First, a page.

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Is Your Warehouse Traffic Resembling a Busy Interstate?

Jake Ethridge | 22 June 2017

Self-driving cars are the future of our roads, but manufacturing and distribution centers have been using autonomous vehicles for years. Are AGVs right for you?

I don’t know about you, but my morning commute seems to be getting longer every month. It makes sense as major companies from around the world are building manufacturing facilities, distributions centers, headquarters, and regional offices here in the Dallas / Fort Worth area. According to the United States Census, Texas gained over 432,000 residents in 2015; leading the nation in numeric population growth. This growth will continue, and each of these individuals will need a car to get where they are going. As I am not a fan of my morning commute, I am excited to see the day when cars can drive themselves, or rather drive me to work while I sip on my cup of coffee and check my emails before I walk into the office. I view the future of autonomous cars in a similar light to how Automated Guided Vehicles (AGVs) currently help companies with throughput and fork-truck traffic issues.

Automated Guided Vehicles Overview

AGVs use various methods to navigate around your warehouse, such as electrical wires embedded in the floor, vision, or lasers. They communicate with a Warehouse Management System to pick product from a determined location and then deliver it to a drop off point. AGVs are dynamic and can manage their own traffic, either locally by zone control or by software connected with the WMS. These features allow a high volume of product to be handled in a time efficient manner, increasing throughput and increasing delivery accuracy.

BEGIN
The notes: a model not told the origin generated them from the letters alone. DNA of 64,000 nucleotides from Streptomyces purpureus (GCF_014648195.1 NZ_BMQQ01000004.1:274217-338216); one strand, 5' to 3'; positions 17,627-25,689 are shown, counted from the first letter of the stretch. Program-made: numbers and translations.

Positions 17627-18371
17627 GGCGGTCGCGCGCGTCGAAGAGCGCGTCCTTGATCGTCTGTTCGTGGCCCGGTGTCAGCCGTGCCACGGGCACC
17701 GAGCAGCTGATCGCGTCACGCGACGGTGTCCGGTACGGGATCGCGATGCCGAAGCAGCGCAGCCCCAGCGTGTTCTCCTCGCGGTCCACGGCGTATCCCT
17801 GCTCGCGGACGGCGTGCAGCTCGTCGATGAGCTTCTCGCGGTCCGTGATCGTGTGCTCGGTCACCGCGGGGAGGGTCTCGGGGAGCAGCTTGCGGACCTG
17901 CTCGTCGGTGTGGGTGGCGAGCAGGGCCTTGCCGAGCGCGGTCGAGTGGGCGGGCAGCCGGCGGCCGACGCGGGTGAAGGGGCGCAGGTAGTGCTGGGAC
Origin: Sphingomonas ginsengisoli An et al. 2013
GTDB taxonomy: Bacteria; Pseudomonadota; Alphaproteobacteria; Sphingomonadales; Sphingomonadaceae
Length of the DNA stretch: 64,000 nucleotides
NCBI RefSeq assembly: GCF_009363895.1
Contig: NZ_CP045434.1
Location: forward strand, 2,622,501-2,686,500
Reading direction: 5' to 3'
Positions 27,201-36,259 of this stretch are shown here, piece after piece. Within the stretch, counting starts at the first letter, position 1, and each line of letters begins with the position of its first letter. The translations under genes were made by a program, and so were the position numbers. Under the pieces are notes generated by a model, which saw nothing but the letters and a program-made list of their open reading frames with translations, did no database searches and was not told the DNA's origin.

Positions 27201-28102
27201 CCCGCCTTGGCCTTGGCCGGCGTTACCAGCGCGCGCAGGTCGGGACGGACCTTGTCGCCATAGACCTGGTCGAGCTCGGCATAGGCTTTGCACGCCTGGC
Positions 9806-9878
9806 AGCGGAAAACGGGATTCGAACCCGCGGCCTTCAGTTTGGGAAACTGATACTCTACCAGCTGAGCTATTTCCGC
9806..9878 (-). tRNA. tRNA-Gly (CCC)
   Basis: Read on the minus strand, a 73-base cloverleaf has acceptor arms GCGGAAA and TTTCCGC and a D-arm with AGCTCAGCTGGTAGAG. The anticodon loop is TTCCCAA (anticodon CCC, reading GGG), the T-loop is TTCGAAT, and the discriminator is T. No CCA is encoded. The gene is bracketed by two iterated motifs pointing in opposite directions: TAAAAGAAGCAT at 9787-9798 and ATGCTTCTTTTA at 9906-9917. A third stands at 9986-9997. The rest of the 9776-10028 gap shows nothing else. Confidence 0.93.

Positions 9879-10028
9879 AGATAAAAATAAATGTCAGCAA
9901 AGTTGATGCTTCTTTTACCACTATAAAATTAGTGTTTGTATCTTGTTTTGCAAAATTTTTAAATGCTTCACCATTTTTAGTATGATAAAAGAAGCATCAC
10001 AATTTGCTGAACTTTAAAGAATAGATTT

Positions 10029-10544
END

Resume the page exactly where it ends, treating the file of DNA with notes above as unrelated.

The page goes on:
Types of AGVs

Just like the vehicles you see on the road, AGVs come in many different styles. They can be built to tug trailers, lift pallets with built on forks, or even just hold heavy products while traveling through an assembly line. There are even AGVs with sections of conveyor on top to interact with your conveyor system, which keeps floor space to a maximum. We can even help you customize them to a point that would make Jay Leno want one in his automobile collection. Whatever your transportation need may be, an AGV can likely fulfill that roll. AGV options include:
  • Vision guided vehicles
  • Wire, RFID and tape guided vehicles
  • Laser guided AGVs
  • Tuggers
  • Automated carts

Common AGV Applications

Automated guided vehicles are used in multiple ways within manufacturing and distribution facilities. Some of the most common AGV applications include transporting loads (pallets, bins, trailers, etc.) to various areas within a facility such as:
  • Assembly areas
  • Product staging
  • Kitting operations
  • Just in time parts delivery
  • Warehouse processes (docking, storage, shipping)
So, if you’re worried about traffic in your warehouse resembling Interstate 635 at 5pm, then maybe utilizing AGVs is the solution for you! With our extensive experience with AVGs, we can help you decide if they are applicable in your facility and which types would suit your needs best.

Author: Jake Ethridge


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